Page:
Discussions about corporate social responsibility are often about how it could bolster the company's bottom line or offer a favorable image of the company. Although these objectives may be real, they can unwittingly create a divisive feeling between well-meaning corporations and the nonprofits they are serving.
However, companies like Box are taking a much more partnership-centric approach to social impact programs, as evidenced at its recent annual conference, BoxWorks. This fundamental shift involves a more thoughtful approach to aligning corporate values with the organizations that Box serves. Box has also joined the Pledge 1% movement, which is a commitment to give 1 percent of funding, products, or services directly to nonprofits.
Here are four ways Box.org advanced its commitment to social responsibility at its most recent technology conference.
1. Offer Scholarships to Nonprofit Employees to Attend the Technology Conference
Although the metric of success for a corporation or startup is revenue, and for nonprofits it's impact, they both face similar challenges. Understanding how to optimize your company or organization affects both revenue and measurements of impact. Many tech conferences offer viable solutions to some of these everyday problems.
However, tickets to these conferences are typically priced beyond a justifiable cost for most nonprofits — excluding them from access to fresh, innovative ideas and networking opportunities. Box.org offered 800 scholarships to nonprofit employees to attend the BoxWorks conference. These scholarships gave nonprofits the opportunity to join the conversation and avoid lagging behind when it comes to tech innovation.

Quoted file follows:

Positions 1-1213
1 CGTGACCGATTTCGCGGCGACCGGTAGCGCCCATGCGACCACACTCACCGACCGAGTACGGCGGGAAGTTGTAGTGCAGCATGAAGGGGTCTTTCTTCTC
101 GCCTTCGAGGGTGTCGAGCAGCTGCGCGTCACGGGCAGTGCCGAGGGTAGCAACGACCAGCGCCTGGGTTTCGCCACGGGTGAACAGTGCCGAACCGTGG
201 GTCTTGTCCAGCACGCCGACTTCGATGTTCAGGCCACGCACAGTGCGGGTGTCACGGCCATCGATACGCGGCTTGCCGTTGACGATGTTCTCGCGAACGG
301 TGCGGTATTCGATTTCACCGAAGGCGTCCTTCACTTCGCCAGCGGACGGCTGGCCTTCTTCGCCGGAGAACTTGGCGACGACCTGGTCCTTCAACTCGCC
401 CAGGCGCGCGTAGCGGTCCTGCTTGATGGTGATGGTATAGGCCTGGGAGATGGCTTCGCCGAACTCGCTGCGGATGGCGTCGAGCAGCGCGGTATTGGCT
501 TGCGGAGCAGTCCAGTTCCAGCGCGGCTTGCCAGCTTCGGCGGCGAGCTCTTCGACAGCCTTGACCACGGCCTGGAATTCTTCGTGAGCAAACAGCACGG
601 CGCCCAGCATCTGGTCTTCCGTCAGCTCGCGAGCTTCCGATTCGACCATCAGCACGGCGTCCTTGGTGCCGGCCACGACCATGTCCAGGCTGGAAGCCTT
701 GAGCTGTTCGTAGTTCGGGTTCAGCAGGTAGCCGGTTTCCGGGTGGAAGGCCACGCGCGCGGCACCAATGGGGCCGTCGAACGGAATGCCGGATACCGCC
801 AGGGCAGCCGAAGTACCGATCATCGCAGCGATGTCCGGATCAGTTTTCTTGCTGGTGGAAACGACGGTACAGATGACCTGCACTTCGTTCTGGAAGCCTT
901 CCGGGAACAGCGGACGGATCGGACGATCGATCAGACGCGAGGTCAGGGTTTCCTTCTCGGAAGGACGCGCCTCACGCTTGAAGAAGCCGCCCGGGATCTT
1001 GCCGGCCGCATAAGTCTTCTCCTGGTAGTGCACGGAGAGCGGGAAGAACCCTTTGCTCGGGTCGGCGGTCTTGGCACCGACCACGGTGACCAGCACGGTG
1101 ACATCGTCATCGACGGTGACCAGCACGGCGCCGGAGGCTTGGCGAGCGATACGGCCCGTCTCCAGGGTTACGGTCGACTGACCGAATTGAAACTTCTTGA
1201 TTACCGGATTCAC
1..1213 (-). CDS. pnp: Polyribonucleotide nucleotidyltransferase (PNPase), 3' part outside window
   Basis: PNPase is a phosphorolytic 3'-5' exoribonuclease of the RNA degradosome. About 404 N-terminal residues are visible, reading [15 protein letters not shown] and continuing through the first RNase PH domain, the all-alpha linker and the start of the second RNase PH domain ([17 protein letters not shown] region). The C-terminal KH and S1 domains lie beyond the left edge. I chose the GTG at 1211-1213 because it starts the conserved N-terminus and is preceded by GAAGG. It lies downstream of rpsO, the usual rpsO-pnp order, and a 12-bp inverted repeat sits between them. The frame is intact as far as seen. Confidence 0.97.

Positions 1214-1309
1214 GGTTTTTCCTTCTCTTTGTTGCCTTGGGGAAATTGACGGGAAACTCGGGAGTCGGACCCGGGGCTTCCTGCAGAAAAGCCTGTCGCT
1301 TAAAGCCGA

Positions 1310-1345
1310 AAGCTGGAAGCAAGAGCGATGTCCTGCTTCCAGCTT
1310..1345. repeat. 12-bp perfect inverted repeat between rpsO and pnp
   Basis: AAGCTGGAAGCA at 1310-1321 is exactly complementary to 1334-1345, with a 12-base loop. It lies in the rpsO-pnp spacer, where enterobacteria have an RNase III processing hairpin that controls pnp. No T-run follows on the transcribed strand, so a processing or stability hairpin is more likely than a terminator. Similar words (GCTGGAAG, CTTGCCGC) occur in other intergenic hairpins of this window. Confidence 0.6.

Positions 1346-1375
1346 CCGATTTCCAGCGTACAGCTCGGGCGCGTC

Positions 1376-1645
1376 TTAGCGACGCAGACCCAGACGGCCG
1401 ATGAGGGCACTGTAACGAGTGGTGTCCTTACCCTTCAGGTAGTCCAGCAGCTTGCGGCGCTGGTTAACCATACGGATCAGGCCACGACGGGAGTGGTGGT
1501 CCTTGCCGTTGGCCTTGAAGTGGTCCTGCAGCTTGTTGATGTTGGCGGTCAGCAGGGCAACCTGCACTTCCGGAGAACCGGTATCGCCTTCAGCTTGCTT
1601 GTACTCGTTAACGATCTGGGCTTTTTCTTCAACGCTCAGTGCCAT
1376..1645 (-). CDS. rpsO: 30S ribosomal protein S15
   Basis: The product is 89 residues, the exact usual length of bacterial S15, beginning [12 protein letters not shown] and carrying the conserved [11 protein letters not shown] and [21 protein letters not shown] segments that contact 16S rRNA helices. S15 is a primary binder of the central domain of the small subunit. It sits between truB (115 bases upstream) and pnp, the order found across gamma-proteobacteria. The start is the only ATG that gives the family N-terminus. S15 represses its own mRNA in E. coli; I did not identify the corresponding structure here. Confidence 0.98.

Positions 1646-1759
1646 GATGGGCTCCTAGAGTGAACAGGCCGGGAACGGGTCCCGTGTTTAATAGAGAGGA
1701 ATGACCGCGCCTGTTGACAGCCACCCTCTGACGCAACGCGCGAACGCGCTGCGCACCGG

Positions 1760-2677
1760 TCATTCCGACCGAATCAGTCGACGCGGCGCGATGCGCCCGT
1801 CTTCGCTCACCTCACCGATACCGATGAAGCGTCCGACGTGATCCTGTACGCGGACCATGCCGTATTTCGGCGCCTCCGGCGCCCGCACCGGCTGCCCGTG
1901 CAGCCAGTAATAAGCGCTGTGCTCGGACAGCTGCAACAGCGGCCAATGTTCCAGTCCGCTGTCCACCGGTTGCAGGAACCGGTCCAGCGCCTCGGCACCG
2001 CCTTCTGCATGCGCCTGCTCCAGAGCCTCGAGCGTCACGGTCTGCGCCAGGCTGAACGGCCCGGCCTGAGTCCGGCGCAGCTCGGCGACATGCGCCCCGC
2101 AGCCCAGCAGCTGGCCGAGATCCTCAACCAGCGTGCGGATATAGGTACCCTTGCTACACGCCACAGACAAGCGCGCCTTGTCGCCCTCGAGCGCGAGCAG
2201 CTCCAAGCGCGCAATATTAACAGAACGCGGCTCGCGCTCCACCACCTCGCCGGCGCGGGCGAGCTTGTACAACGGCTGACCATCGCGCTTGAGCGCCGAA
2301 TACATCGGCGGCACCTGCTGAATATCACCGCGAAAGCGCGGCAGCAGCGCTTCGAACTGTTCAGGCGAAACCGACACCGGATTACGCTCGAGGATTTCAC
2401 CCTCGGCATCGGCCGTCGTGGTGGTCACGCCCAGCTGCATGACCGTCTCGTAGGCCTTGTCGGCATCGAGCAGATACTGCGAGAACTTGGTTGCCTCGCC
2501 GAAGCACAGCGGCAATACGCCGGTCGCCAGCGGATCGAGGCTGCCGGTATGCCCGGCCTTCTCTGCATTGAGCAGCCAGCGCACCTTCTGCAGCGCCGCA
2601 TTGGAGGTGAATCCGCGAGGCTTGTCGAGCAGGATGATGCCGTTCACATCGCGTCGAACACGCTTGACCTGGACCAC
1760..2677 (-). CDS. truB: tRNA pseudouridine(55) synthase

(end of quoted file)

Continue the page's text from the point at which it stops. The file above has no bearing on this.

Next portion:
2. Treat Nonprofits as an Important Sector
Segmenting conferences by sector can be helpful because it gives attendees the opportunity to network with peers and discuss challenges unique to that sector. BoxWorks had a dedicated nonprofit track and Box.org conference space that was side by side with other verticals. That setup allowed attendees the opportunity to see how each industry is approaching prevalent challenges.
Having this holistic insight gave nonprofit leaders the opportunity to learn and apply innovative ideas that technology companies are implementing. They could explore topics like cloud integration or the application of machine language and artificial intelligence.
In addition to integrating the nonprofit track in the main schedule, one of the keynote speakers was Kimberly Bryant. She's the CEO and founder of Black Girls Code, a nonprofit that focuses on providing technology education for African-American girls.
3. Have a Volunteer Station Where People Can Donate Labor to Nonprofits
Most conferences have an exhibit area where attendees can network, learn about new products, or check out product prototypes. A visit to the Box.org booth gave attendees the opportunity to volunteer on-site during their downtime by helping International Rescue Committee (IRC) assemble hygiene kits.
That volunteer work directly supported Box.org's and IRC's goal of helping 400 refugees. This station offered a constructive way for attendees to spend their downtime and drove awareness of IRC's mission.
4. Promote Texting to Drive Donations to Nonprofits During the Conference
Box set a goal of raising a matchable donation of $23,000 each that would be donated to Black Girls Code, International Rescue Committee, and Think of Us during the conference. It encouraged attendees to text "box" to a specific number that drove people to the Box.org Community Impact Center. From there, attendees were prompted to donate, with matching funds from Box.org and Box executives.
It was admirable to see Box taking impact into account at its recent conference.
Additional Resources: Box for Nonprofits
- If you are interested in learning more about the nonprofit sessions at BoxWorks, visit the Box Nonprofit Community page.
- You can find information about the Box.org Donation Program on TechSoup.org.